In 2015 Charpentier accepted an offer from the German Max Planck Society to become a scientific member of the society and a director at the Max Planck Institute for Infection Biology in Berlin. Since 2016, she has been an Honorary Professor at Humboldt University in Berlin; since 2018, she is the Founding and acting director of the Max Planck Unit for the Science of Pathogens.[7][17][18] Charpentier retained her position as visiting professor at Umeå University until the end of 2017 when a new donation from the Kempe Foundations and the Knut and Alice Wallenberg Foundation allowed her to offer more young researchers positions within research groups of the MIMS Laboratory.[19]


Charpentier is best known for her Nobel-winning work of deciphering the molecular mechanisms of a bacterial immune system, called CRISPR/Cas9, and repurposing it into a tool for genome editing. In particular, she uncovered a novel mechanism for the maturation of a non-coding RNA which is pivotal in the function of CRISPR/Cas9. Specifically, Charpentier demonstrated that a small RNA called tracrRNA is essential for the maturation of crRNA.[20]

In 2011, Charpentier met Jennifer Doudna at a research conference in San Juan, Puerto Rico, and they began a collaboration.[10] Working with Doudna's laboratory, Charpentier's laboratory showed that Cas9 could be used to make cuts in any DNA sequence desired.[21][22] The method they developed involved the combination of Cas9 with easily created synthetic "guide RNA" molecules. Synthetic guide RNA is a chimera of crRNA and tracrRNA; therefore, this discovery demonstrated that the CRISPR-Cas9 technology could be used to edit the genome with relative ease.[22] Researchers worldwide have employed this method successfully to edit the DNA sequences of plants, animals, and laboratory cell lines. Since its discovery, CRISPR has revolutionized genetics by allowing scientists to edit genes to probe their role in health and disease and to develop genetic therapies with the hope that it will prove safer and more effective than the first generation of gene therapies.[6]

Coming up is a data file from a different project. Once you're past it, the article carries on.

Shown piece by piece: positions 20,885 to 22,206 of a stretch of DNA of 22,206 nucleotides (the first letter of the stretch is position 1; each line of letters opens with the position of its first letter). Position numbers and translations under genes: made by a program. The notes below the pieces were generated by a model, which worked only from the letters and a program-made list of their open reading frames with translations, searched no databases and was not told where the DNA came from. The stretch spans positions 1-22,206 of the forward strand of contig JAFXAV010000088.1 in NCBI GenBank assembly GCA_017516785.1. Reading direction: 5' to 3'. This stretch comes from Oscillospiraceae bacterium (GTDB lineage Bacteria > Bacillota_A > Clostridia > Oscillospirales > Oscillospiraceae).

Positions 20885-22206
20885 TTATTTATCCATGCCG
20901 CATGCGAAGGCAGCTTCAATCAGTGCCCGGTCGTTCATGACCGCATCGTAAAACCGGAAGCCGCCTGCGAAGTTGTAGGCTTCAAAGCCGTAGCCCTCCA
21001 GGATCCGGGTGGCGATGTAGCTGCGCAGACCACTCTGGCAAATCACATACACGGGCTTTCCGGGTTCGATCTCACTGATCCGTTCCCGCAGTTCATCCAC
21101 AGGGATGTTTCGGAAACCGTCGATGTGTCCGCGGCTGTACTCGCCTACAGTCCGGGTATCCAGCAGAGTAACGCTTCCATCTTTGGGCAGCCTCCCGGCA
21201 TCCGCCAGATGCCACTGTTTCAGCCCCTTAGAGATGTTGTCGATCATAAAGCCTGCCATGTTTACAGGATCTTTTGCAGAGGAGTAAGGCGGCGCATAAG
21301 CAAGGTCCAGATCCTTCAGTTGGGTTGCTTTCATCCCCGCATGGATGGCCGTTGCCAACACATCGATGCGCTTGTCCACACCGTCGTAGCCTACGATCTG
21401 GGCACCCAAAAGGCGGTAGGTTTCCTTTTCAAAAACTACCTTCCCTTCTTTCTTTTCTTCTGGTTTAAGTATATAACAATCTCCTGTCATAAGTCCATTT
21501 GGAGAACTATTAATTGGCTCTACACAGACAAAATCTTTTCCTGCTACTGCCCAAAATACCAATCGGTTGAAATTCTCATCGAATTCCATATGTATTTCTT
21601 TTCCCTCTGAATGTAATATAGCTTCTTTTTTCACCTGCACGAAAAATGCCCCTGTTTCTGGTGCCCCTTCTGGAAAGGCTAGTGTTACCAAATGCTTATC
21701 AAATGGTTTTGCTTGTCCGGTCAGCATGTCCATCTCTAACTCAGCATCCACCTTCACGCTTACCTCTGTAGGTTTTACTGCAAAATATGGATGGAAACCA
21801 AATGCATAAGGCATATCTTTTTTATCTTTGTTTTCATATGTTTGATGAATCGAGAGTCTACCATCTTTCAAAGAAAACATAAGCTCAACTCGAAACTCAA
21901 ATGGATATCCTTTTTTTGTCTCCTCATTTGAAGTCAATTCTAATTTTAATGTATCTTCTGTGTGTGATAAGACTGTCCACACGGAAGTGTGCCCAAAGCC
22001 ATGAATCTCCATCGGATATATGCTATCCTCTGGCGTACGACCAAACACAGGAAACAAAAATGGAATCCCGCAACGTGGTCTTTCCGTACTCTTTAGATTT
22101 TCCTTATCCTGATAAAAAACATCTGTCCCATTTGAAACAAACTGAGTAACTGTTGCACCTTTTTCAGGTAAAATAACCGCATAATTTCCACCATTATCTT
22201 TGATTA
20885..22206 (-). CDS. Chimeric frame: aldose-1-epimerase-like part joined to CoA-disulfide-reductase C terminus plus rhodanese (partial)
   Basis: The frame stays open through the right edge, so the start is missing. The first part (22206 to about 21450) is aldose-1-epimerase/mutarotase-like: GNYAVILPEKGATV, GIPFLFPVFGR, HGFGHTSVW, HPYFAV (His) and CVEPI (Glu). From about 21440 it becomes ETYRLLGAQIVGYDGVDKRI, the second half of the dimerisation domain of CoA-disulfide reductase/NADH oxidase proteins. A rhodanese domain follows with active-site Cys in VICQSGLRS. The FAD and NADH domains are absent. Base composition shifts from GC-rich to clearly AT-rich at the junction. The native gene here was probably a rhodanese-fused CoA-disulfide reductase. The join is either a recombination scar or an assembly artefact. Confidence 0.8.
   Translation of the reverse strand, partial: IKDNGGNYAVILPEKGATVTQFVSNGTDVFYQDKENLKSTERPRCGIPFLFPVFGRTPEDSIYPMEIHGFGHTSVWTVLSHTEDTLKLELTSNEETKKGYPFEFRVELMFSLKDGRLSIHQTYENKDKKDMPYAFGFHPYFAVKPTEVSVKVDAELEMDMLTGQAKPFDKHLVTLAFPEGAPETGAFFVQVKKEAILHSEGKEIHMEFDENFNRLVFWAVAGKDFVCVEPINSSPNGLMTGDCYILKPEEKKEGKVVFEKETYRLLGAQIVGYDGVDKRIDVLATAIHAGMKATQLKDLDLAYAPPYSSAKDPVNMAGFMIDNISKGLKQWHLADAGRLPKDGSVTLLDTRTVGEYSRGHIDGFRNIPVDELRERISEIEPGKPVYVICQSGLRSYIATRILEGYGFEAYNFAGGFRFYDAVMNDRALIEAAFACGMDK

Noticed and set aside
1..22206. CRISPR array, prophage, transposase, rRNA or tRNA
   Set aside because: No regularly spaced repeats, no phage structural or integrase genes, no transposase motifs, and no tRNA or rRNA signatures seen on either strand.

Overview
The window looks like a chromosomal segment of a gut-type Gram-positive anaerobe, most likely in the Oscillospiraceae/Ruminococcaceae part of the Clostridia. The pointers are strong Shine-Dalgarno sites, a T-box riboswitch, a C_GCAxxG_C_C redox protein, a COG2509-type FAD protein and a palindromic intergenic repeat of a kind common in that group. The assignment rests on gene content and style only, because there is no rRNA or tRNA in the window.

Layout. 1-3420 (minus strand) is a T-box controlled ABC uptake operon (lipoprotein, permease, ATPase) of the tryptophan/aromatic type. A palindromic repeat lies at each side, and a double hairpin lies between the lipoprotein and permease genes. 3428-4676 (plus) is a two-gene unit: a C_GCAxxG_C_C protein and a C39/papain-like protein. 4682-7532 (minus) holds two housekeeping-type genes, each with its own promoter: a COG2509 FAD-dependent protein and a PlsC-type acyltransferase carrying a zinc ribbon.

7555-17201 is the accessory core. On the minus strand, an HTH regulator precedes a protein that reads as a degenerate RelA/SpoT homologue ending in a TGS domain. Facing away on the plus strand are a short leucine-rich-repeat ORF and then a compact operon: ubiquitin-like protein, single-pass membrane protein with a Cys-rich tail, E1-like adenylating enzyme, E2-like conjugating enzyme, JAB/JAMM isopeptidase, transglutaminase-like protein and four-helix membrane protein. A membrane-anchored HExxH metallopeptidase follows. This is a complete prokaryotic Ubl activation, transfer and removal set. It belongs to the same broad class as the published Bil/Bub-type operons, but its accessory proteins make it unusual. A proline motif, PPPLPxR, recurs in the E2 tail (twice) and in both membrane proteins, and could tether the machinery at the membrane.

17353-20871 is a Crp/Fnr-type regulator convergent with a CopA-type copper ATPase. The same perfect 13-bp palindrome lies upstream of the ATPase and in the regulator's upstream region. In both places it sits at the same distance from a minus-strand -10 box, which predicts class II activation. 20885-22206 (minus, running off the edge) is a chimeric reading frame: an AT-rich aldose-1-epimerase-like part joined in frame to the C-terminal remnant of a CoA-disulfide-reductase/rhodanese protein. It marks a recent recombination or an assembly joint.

In 2013, Charpentier co-founded CRISPR Therapeutics and ERS Genomics along with Shaun Foy and Rodger Novak.[23]


Emmanuelle Charpentier in the Senate Chamber of York University in 2016, after giving her Gairdner Foundation International Award Lecture
Emmanuelle Charpentier in the Senate Chamber of York University in 2016, after giving her Gairdner Foundation International Award Lecture

In 2015, Time magazine designated Charpentier one of the Time 100 most influential people in the world (together with Jennifer Doudna).[24][25] Charpentier Awards are as follows:

Nobel Prize in Chemistry,[26] the Breakthrough Prize in Life Sciences, the Louis-Jeantet Prize for Medicine, the Gruber Foundation International Prize in Genetics, the Leibniz Prize, the Tang Prize, the Japan Prize, and the Kavli Prize in Nanoscience. She has won the BBVA Foundation Frontiers of Knowledge Award jointly with Jennifer Doudna and Francisco Mojica.[27]

Honorary doctorate degrees


In popular culture

In 2019, Charpentier was a featured character in the play STEM FEMMES by Philadelphia theater company Applied Mechanics.[86]

In 2021, Walter Isaacson detailed the story of Jennifer Doudna and her collaboration with Charpentier leading to the discovery of CRISPR/CAS-9, in the biography The Code Breaker: Jennifer Doudna, Gene Editing, and the Future of the Human Race.[87]